Nguni

Synonyms: 
Swazi, Zulu, Pedi, Bapedi
Subgroup: 
Nguni group
Special Characteristics: 
Body conformation is more like a dairy type, but it is principally used for beef and work; diverse coat colour (at least seven colour types, three mixed colours and eight colour patterns); exceptional fertility under harsh conditions, early sexual maturity of particularly heifers; good foraging (browsing and grazing) and walking ability; ease of calving and good mothering ability that suits crossing with large framed beef breeds.
Group: 
Main Location: 
Maintained by the Swazi and Zulu tribes (both belong to the original Nguni tribes) in Swaziland, the eastern part of Zululand through Transkei in South Africa and in Mozambique.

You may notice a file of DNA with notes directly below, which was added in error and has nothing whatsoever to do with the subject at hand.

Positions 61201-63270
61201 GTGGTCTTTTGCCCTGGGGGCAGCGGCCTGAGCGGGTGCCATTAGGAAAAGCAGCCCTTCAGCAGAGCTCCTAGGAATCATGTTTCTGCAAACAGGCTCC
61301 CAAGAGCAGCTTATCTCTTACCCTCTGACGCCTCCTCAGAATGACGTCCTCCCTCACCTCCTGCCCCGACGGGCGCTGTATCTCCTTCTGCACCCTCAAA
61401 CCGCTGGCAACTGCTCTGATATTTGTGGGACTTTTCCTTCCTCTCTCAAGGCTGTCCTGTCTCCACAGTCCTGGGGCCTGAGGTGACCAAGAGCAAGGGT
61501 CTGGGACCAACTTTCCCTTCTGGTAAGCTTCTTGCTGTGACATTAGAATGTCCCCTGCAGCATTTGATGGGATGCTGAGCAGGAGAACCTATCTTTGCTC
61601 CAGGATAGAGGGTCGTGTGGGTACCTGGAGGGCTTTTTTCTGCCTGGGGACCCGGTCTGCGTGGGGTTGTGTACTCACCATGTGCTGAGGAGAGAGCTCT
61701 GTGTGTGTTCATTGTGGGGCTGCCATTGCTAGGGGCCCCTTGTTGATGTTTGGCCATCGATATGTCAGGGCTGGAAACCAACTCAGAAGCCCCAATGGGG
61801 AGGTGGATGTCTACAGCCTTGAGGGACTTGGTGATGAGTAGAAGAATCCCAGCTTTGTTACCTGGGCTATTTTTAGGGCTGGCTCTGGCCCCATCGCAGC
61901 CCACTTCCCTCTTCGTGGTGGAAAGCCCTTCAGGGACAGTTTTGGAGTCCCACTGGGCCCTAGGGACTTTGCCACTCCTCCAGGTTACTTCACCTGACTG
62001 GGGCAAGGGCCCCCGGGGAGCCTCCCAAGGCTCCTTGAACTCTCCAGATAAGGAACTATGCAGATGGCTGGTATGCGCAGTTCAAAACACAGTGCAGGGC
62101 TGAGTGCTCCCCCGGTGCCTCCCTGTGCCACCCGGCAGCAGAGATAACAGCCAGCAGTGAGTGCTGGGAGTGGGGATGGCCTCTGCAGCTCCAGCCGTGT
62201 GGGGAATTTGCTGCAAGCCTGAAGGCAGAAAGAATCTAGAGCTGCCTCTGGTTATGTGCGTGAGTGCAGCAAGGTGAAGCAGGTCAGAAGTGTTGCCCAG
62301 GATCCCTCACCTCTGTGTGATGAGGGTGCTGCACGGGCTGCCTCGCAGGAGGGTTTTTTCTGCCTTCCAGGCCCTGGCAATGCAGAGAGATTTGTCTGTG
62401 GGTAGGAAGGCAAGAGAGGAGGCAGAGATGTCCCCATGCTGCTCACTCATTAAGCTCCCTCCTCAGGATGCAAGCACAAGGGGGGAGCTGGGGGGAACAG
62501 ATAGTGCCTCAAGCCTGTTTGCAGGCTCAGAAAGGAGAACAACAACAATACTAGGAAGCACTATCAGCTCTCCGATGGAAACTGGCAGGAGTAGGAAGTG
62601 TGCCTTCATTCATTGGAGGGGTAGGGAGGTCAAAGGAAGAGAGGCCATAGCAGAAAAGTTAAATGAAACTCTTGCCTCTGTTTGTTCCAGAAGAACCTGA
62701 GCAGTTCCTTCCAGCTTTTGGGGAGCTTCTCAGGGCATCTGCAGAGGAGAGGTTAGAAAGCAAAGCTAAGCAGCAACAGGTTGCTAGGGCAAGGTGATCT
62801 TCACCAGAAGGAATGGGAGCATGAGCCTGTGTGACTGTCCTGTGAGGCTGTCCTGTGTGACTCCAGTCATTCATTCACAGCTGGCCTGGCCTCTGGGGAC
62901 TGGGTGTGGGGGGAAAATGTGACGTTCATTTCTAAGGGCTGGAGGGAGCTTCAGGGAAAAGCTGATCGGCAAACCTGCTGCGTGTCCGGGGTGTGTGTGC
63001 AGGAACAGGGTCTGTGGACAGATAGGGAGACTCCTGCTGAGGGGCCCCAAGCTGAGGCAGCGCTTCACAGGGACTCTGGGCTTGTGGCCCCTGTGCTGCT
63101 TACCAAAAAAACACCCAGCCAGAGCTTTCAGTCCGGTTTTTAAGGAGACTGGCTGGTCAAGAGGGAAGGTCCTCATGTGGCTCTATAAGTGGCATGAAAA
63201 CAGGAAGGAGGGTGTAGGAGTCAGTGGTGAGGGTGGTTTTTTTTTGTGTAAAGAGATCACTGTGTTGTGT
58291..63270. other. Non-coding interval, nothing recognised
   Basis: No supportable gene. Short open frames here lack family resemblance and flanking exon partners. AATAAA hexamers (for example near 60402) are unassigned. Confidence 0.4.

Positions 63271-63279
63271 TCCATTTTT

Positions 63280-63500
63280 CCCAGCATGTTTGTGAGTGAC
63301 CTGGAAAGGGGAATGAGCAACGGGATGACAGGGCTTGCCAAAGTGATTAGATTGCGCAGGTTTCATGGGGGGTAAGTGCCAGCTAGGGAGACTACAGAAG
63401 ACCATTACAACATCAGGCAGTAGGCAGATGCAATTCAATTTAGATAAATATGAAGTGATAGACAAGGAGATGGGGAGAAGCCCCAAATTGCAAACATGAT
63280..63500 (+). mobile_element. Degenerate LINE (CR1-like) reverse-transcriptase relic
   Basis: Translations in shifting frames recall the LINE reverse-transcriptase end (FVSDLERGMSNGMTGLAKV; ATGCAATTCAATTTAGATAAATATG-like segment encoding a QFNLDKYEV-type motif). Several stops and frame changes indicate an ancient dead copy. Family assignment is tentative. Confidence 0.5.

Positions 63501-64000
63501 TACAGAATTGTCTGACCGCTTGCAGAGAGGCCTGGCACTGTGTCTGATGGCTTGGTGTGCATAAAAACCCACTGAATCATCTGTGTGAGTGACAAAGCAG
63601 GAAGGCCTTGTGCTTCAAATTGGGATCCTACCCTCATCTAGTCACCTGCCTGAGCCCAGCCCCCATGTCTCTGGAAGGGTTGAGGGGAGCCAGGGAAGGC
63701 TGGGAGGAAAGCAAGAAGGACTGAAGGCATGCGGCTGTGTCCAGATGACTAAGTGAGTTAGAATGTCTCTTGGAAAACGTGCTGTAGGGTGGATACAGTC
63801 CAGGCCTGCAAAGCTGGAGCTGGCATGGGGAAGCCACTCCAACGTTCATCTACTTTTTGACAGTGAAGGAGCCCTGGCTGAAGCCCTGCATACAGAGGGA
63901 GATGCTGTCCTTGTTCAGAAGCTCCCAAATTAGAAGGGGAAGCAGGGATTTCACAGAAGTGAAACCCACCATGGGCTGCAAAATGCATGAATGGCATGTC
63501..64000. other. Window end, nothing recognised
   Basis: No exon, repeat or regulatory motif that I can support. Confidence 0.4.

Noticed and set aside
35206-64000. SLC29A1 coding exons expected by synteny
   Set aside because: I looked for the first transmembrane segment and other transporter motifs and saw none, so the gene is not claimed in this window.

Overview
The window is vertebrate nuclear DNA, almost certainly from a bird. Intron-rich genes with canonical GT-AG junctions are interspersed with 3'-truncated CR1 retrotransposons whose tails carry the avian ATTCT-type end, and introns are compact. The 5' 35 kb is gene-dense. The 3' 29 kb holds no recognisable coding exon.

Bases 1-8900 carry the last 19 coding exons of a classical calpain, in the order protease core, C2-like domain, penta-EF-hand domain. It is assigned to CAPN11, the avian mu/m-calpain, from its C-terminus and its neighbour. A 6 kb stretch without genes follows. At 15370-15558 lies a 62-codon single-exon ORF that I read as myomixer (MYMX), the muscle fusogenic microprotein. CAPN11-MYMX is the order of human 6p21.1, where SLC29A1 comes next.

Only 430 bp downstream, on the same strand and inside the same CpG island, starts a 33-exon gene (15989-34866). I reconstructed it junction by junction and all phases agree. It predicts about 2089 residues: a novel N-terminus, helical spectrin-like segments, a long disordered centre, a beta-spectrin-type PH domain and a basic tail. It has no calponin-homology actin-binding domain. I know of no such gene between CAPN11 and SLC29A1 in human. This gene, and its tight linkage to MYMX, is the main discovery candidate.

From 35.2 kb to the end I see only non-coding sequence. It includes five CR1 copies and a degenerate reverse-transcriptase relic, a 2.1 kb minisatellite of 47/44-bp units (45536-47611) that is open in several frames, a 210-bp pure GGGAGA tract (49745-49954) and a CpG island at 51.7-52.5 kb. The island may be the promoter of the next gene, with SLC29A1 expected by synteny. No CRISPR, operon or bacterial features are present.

Origin: 
The Nguni group of cattle represent truly Sanga cattle of southern Africa, maintained by the Bantu people on the east coast. The Nguni people represent a south-eastern Bantu. The cattle have descended from the original Sanga that were introduced into southern Africa when the Khoikhoi (Hottentots) and their Sanga cattle first crossed the Zambezi river about 700 AD. Several waves of the Bantu people with various strains of Sanga cattle entered the region and settled. Tribal migration and cattle raids continued until recently; consequently the different breeds of Sanga today are related. A number of ecotypes evolved under different geographical zones. Elaborate Nguni breed improvement programs exist in Swaziland and South Africa and there is a strong breed society (Rege and Tawah, 1999).
Species: